Skip to main content

Thank you for visiting nature.com. You are using a browser version with limited support for CSS. To obtain the best experience, we recommend you use a more up to date browser (or turn off compatibility mode in Internet Explorer). In the meantime, to ensure continued support, we are displaying the site without styles and JavaScript.

Robust integration of multiple single-cell RNA sequencing datasets using a single reference space

Abstract

In many biological applications of single-cell RNA sequencing (scRNA-seq), an integrated analysis of data from multiple batches or studies is necessary. Current methods typically achieve integration using shared cell types or covariance correlation between datasets, which can distort biological signals. Here we introduce an algorithm that uses the gene eigenvectors from a reference dataset to establish a global frame for integration. Using simulated and real datasets, we demonstrate that this approach, called Reference Principal Component Integration (RPCI), consistently outperforms other methods by multiple metrics, with clear advantages in preserving genuine cross-sample gene expression differences in matching cell types, such as those present in cells at distinct developmental stages or in perturbated versus control studies. Moreover, RPCI maintains this robust performance when multiple datasets are integrated. Finally, we applied RPCI to scRNA-seq data for mouse gut endoderm development and revealed temporal emergence of genetic programs helping establish the anterior–posterior axis in visceral endoderm.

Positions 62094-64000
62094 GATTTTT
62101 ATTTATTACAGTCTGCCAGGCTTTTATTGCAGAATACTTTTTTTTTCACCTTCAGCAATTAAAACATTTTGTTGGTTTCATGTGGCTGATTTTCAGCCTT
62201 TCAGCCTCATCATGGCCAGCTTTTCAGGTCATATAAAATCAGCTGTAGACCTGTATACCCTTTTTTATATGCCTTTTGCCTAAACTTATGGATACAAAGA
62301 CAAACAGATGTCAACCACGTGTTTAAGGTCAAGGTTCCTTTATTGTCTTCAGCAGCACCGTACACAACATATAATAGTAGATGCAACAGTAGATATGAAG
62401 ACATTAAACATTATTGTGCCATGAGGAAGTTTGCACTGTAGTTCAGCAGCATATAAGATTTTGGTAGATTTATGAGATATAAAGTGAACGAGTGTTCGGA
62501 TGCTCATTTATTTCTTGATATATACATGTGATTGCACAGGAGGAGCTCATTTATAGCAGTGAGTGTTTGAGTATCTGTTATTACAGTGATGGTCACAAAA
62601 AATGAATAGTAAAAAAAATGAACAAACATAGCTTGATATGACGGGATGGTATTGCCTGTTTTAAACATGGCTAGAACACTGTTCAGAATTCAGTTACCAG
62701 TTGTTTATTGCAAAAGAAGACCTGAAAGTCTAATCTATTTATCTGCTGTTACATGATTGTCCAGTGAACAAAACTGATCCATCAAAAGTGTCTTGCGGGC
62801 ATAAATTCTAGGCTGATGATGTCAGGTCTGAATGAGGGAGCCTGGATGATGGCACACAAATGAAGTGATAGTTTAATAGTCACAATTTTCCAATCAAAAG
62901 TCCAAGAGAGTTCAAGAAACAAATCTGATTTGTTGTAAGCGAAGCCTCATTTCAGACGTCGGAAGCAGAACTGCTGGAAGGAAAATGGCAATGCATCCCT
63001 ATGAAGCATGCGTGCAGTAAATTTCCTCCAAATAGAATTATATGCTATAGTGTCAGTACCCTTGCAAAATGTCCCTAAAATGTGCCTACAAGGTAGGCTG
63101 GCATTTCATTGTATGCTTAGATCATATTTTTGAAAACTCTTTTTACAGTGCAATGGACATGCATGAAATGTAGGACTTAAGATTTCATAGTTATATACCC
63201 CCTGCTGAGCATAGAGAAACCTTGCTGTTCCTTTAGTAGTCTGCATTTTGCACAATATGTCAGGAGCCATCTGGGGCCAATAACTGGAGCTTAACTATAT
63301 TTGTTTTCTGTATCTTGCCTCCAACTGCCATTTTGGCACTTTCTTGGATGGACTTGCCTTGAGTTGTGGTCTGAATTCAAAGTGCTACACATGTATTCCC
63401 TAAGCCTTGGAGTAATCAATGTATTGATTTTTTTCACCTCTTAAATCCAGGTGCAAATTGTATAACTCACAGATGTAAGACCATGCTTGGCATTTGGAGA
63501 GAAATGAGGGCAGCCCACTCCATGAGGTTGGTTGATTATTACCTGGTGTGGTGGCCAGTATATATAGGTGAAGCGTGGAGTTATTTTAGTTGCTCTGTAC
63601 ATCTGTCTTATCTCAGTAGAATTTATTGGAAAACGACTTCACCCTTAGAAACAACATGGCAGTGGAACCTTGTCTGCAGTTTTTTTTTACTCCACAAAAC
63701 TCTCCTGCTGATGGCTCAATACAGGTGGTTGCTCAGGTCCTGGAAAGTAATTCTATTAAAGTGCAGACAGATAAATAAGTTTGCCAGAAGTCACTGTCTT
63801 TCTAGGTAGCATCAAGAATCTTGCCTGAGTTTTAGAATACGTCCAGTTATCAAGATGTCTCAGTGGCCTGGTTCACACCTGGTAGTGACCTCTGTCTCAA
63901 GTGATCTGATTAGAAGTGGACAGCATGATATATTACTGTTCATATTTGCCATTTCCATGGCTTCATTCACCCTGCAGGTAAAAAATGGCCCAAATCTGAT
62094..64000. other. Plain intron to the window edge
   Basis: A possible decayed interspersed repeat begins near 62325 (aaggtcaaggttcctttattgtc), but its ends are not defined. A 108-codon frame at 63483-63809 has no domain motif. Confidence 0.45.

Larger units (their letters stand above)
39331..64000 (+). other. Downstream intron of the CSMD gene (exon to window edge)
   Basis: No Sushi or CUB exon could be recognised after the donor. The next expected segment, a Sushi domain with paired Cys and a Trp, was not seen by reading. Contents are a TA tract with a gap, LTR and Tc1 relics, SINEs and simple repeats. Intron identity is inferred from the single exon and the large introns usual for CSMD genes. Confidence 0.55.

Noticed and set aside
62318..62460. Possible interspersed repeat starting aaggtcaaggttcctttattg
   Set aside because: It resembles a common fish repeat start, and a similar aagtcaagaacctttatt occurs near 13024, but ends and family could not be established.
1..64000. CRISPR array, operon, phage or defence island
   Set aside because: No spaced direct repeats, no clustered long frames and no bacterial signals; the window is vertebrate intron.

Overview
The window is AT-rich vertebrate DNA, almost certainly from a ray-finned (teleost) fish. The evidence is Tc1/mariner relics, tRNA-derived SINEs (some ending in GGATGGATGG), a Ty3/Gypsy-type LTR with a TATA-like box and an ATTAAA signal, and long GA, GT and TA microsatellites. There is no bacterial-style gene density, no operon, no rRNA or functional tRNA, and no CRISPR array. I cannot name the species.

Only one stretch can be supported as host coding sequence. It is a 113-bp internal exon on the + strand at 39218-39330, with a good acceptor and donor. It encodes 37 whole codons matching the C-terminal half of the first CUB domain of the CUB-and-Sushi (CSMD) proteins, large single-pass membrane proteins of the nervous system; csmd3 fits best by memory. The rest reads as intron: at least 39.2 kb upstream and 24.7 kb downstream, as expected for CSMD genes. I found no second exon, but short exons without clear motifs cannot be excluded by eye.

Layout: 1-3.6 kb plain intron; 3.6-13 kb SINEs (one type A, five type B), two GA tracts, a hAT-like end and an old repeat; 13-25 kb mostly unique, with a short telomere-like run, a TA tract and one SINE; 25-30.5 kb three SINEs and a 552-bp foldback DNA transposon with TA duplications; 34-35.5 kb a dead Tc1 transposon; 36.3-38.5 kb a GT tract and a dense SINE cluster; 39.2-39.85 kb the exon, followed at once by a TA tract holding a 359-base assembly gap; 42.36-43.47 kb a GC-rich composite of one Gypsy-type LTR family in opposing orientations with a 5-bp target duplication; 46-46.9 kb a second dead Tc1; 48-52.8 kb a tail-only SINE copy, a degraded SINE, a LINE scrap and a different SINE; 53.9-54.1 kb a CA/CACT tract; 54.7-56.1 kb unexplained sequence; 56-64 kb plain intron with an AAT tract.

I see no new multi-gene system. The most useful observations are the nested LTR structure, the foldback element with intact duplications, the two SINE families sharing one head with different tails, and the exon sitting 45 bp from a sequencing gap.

Access options

Rent or Buy article

Get time limited or full article access on ReadCube.

from$8.99

All prices are NET prices.

Fig. 1: Schematic illustration of data integration.
Fig. 2: Performance of RPCI in integrating simulated heterogeneous datasets.
Fig. 3: RPCI integration of semi-simulated datasets with diverse cell types and multiple perturbations.
Fig. 4: Performance of RPCI in integrating WT and ERR KO snRNA-seq datasets.
Fig. 5: Maintenance of correct cell type relationship in endoderm developmental trajectory in RPCI integration.

Data availability